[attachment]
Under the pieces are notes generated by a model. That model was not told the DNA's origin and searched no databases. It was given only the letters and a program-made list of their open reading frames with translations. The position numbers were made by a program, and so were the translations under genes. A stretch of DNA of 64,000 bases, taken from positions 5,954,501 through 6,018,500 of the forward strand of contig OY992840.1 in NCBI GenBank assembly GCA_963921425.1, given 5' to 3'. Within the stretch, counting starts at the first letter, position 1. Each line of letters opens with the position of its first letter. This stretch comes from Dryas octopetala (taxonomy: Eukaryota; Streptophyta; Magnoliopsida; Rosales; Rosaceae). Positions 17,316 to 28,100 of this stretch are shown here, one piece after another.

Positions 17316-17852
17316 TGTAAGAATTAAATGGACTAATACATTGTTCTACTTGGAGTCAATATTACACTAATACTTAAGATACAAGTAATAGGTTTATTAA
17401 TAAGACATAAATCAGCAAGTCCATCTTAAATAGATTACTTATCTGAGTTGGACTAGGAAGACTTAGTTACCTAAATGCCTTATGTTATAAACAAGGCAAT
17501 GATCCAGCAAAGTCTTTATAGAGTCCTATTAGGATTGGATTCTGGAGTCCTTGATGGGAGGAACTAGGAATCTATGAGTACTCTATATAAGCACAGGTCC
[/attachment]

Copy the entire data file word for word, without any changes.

Under the pieces are notes generated by a model. That model was not told the DNA's origin and searched no databases. It was given only the letters and a program-made list of their open reading frames with translations. The position numbers were made by a program, and so were the translations under genes. A stretch of DNA of 64,000 bases, taken from positions 5,954,501 through 6,018,500 of the forward strand of contig OY992840.1 in NCBI GenBank assembly GCA_963921425.1, given 5' to 3'. Within the stretch, counting starts at the first letter, position 1. Each line of letters opens with the position of its first letter. This stretch comes from Dryas octopetala (taxonomy: Eukaryota; Streptophyta; Magnoliopsida; Rosales; Rosaceae). Positions 17,316 to 28,100 of this stretch are shown here, one piece after another.

Positions 17316-17852
17316 TGTAAGAATTAAATGGACTAATACATTGTTCTACTTGGAGTCAATATTACACTAATACTTAAGATACAAGTAATAGGTTTATTAA
17401 TAAGACATAAATCAGCAAGTCCATCTTAAATAGATTACTTATCTGAGTTGGACTAGGAAGACTTAGTTACCTAAATGCCTTATGTTATAAACAAGGCAAT
17501 GATCCAGCAAAGTCTTTATAGAGTCCTATTAGGATTGGATTCTGGAGTCCTTGATGGGAGGAACTAGGAATCTATGAGTACTCTATATAAGCACAGGTCC